Thread: ADD and Driving
View Single Post
Old 02-10-18, 09:41 PM
Zoom Dude's Avatar
Zoom Dude Zoom Dude is offline

Join Date: Mar 2009
Location: mid-Atlantic, USA
Posts: 260
Thanks: 167
Thanked 464 Times in 189 Posts
Zoom Dude is a splendid one to beholdZoom Dude is a splendid one to beholdZoom Dude is a splendid one to beholdZoom Dude is a splendid one to beholdZoom Dude is a splendid one to beholdZoom Dude is a splendid one to beholdZoom Dude is a splendid one to behold
Re: ADD and Driving

Driving cars and riding motorcycles are two of the things I am very good at, so I'm an outlier here. But it's important to know I was a car nut from a very young age, decades before I even knew I had ADHD. I have always been totally committed to both 4-wheel and 2-wheel forms of moving through space and time. It is quite literally second nature to me.

But the only reason it works or me is the total commitment. Take my situation as evidence that we can do anything we are motivated to do, and for which we have the basic physical capability to do it. The other side of that is, yes, if you don't have that commitment and motivation, and/or aren't pretty well suited for it in terms of timing, coordination, situational awareness, etc., you certainly could be a real and present danger to yourself and others.

If you're generally honest with yourself and you're not comfortable about your ability to manage it, trust your feelings!

That said, it is something you will likely get better at with experience. If your situation allows it, you should get your practice in low-traffic areas. One thing that I found helpful when teaching my son was to drive a mile or two loop repeatedly, just going around and around on the same streets in your neighborhood. The repetition gives you enough familiarity that you can start overcoming the sensory overload and lets you start picking what you need to pay attention to. It also shows how a variety of situations can unfold in the same intersection, for example. When you get used to your loop, pick another one and start over. And start including busier streets when you feel up to it.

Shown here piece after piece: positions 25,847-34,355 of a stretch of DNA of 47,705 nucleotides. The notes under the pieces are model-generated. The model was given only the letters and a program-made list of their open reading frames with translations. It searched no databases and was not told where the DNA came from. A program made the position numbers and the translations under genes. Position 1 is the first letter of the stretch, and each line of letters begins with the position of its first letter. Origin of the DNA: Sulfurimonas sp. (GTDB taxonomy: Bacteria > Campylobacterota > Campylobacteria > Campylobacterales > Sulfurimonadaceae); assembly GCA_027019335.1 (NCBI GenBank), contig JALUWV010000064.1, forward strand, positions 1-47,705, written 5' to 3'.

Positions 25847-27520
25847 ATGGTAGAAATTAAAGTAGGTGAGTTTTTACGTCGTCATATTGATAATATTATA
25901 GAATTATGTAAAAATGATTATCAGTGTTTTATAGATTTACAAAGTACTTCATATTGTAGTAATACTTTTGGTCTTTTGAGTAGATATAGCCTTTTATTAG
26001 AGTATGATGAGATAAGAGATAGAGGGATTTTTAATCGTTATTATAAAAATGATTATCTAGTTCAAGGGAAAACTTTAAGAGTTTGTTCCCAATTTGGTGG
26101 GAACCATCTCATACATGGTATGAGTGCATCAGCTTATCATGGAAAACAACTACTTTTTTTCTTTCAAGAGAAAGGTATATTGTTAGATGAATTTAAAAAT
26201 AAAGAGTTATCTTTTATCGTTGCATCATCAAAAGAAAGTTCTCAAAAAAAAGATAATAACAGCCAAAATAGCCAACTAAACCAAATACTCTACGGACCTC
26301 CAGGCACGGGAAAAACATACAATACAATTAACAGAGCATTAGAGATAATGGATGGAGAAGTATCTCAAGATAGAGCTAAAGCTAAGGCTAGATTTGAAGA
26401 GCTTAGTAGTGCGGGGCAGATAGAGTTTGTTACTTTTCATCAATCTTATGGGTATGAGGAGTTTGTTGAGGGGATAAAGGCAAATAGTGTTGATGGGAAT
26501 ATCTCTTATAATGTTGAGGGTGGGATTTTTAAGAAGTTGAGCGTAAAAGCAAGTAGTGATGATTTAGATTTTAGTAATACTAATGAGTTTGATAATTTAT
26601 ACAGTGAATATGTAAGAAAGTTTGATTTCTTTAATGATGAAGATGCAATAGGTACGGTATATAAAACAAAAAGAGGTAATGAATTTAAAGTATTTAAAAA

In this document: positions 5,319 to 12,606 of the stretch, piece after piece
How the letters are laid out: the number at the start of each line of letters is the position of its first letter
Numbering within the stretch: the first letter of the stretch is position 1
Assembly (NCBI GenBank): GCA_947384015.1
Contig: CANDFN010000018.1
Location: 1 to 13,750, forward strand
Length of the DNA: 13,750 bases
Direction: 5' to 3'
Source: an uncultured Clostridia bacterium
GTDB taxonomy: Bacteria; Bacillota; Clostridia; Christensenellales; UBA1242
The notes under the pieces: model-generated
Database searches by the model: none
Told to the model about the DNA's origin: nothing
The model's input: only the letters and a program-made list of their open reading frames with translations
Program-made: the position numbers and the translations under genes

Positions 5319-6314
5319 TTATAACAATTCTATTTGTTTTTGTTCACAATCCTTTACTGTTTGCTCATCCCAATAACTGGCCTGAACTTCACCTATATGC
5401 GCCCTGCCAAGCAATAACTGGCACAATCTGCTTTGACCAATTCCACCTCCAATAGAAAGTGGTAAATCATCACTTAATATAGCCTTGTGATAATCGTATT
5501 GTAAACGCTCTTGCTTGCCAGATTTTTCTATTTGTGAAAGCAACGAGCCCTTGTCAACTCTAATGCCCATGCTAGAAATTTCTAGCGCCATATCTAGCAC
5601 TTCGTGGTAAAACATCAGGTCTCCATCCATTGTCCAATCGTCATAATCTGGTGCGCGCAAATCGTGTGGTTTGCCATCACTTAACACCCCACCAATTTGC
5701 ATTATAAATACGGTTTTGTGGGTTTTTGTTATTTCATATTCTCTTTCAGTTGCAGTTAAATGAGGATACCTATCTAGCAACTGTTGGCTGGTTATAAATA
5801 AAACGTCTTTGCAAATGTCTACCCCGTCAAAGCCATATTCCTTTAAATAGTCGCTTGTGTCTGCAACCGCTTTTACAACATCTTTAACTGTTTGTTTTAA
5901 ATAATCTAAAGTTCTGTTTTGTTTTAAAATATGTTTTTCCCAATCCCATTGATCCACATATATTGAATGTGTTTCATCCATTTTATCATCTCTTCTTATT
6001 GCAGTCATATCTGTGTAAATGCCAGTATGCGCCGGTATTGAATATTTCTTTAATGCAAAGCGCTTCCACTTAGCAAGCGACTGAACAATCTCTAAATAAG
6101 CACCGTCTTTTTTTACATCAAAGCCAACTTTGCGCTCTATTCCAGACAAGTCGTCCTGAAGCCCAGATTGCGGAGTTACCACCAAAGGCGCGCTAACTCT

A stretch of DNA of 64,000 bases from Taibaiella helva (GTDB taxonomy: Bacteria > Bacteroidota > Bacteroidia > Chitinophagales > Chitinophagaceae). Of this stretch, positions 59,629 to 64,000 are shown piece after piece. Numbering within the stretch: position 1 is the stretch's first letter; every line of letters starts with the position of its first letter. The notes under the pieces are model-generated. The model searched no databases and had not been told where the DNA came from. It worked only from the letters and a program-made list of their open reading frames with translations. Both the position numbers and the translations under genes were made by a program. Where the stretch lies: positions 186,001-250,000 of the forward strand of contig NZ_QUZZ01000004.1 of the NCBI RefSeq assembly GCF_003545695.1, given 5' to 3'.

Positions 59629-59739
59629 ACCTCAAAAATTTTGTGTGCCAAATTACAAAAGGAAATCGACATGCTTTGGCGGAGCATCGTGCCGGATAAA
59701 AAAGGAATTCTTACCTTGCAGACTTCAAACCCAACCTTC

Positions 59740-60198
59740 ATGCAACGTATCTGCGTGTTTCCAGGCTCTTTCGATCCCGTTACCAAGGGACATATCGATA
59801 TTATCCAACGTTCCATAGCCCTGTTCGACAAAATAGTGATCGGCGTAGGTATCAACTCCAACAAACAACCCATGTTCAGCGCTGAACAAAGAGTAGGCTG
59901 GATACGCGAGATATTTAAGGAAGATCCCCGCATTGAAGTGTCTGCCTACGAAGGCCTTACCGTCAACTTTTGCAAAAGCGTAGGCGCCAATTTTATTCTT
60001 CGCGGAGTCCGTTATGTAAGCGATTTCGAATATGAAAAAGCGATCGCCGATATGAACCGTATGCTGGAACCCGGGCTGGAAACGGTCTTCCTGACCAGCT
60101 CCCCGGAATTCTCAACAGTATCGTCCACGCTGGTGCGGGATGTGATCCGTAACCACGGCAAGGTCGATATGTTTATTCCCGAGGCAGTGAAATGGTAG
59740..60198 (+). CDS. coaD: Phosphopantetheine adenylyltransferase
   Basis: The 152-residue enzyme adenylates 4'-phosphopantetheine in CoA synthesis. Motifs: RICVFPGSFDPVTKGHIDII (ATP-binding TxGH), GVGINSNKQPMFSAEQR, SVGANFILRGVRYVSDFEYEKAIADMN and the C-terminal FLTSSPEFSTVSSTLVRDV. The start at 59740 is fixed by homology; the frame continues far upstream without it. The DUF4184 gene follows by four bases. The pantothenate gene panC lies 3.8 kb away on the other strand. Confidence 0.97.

You will get better at this.

Meds don't work for me, but they may be transformative for you. That would be a good thing, but you will then get most of your experience while medicated. Being in a situation where you must drive when you missed your meds could be very bad. Sort of analogous to driving drunk.

One thing to keep in mind is that if you take meds, many employers have pre-employment drug testing policies and random tests after employment. Your meds are banned substances. Check beforehand, but I believe that if you have a signed note from your physician indicating what meds you take, that will be considered when reviewing your results and you will 'pass' the drug test. US privacy laws prevent notifying your employer that you are taking controlled substances or that you have ADHD.

Telling your employer about your disorder, or not, is a whole different topic. My advice is to not tell, others might disagree.

Best of luck,
"Normal" refers to a majority view.

If ADHD was more prevalent it would be "normal". It would shape all of society, just as it shapes our individual lives now.

Those with an excessive need for order, consistency and timeliness would face a lifelong struggle. Most of us "normals" would wonder why they don't lighten up and be more open to life's ebb and flow.

"Normal" is a meaningless concept. Reality is what it is. How we choose to deal with it is what defines us.
Reply With Quote